A Soft Place to Land by Susan Rebecca White

May 17, 2010

A Soft Place to Land, White's new novel, has only traces of her humor. It is a family story start to finish and is intelligent, serious business.

White's first novel, Bound South, published in 2009, only one year ago, began with a wonderfully comic scene in which it was learned the beloved African-American family maid Sandy was a transvestite and?although there were comic strands throughout?the novel evolved into an upper-middle-class Atlanta family story. The Parker family, lawyer-father, housewife/aesthete mother, a daughter, Caroline, and son, Charles, all grew and changed, some of them quite a lot.

A Soft Place to Land, White's new novel, has only traces of her humor. It is a family story start to finish and is intelligent, serious business.

Into this upper-middle-class Buckhead, Atlanta family, the Harrisons, crisis enters on page one. In March of 1993, Phil the lawyer-father and Naomi the housewife-mother, while on a romantic vacation for two to the Grand Canyon, are killed in the crash of the Ford trimotor plane that was swooping them through the canyon for an exciting close look at the natural wonders.

When the will is read, by John Henry Parker, the lawyer from Bound South, everyone learns that the two daughters, Julia 16 and Ruthie 13, half sisters, are to be separated. The Harrisons obviously never thought this would actually happen but it does.

Their girls are left mostly orphaned. Maybe it would have been better if they were entirely orphaned because Julia, whose dad, Matt, Mom had left for Phil years earlier, lives back in small-town Virden, Virginia and has remarried. He and his new wife, Peggy, a twenty-first-century wicked stepmother, are super-strict and narrow Christian fundamentalists. And not in a good, understanding, nurturing way. Female gorillas, one has learned, try to kill the previous offspring of their mates. So it is sometimes with us more evolved gorillas.

In any case, the separation of the two sisters, who were like one in their closeness, is more than wrenching. It is as if the Siamese twins Chang and Eng had in fact been cut apart by a chain saw.

Ruthie goes to live in San Francisco with her aunt and uncle, getting by far the softer place to land. Life there is different from Buckhead, but she adjusts. In San Francisco, she is, at first, something of a bumpkin and must adjust to the world of diverse sexuality and Chez Panisse. In fact, Ruthie will become a chef.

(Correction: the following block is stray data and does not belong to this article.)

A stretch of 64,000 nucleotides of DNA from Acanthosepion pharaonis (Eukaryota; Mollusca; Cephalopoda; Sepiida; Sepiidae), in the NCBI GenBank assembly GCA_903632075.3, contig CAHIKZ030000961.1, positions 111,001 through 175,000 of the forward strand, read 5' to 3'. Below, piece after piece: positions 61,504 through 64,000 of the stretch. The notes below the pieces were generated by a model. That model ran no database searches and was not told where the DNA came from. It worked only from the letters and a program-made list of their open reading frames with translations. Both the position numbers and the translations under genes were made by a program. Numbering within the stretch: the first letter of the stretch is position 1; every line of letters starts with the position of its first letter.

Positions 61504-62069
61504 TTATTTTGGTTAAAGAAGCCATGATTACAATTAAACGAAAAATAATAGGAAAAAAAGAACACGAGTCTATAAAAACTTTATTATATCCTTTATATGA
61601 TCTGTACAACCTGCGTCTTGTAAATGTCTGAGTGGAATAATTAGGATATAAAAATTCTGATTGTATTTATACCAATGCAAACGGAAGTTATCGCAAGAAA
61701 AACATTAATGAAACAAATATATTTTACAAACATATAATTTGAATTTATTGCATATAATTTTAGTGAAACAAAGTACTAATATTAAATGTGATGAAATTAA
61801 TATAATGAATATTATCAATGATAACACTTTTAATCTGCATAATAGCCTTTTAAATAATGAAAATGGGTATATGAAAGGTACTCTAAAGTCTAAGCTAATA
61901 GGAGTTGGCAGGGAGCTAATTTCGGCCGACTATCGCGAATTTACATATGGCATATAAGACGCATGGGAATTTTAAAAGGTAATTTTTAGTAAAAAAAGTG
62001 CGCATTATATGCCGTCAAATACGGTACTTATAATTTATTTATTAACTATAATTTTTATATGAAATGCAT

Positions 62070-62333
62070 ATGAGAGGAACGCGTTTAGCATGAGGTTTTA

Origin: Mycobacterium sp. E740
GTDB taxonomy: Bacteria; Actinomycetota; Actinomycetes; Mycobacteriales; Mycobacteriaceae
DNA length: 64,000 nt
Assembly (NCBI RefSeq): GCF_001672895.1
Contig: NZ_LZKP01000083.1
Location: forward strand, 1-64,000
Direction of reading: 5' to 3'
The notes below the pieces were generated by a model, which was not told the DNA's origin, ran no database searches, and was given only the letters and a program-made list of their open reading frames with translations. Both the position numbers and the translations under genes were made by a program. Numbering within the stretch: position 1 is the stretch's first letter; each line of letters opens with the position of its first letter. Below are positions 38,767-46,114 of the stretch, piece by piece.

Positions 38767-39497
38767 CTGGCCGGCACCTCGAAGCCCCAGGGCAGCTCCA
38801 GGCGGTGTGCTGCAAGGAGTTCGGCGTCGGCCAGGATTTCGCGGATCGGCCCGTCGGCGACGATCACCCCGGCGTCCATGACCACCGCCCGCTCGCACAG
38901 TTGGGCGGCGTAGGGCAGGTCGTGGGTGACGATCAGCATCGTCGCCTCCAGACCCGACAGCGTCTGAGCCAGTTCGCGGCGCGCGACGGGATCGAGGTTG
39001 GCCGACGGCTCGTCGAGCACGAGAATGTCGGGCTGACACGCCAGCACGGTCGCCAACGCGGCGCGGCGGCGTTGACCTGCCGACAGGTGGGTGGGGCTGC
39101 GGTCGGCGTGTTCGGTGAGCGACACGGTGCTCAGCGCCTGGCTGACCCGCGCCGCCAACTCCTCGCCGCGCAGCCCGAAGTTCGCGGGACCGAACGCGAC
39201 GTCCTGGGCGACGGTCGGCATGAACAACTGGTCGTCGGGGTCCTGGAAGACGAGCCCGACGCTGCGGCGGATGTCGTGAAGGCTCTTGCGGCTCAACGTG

Julia was a wild child, an actress and an aspiring writer, and feels she is in small-town hell. She rebels, is perpetually punished and grounded, and suffers miserably until she becomes 18 and can get out on her own.

Julia writes a memoir. In the twenty-first century, everyone does, of course, but Ruthie is horrified to see her parents' secrets and her own revealed in Julia's book. What are the limits of memoir? Do we have a right to tell other people's stories as well as our own? When dealing with a writer of any kind, fiction writer, poet, memoirist, should we be constantly on our guard? Should we implicitly understand that to a writer, it is all?and by all we mean your secrets, not hers?material, grist for her mill? It would be best and safest if we did.

As the two sisters mature they change and grow apart until, sadly, they have lost the nearly mystical connection they once had. White follows their separate lives and, to the reader's relief, she brings them back together again. Although they are radically different people as adults, they will reconnect. Much has been suffered, much time and life lost, but finally all is well.

White is a fluid, engaging writer and obviously a fast writer. The books are paperback originals, with Q&A and discussion questions for book groups included, but they are better than chick lit. White promises to be in the category best exemplified by a writer such as Lee Smith. She will be heard from often and will develop a wide and well-deserved readership.

This review was originally broadcast on Alabama Public Radio on May 17, 2010.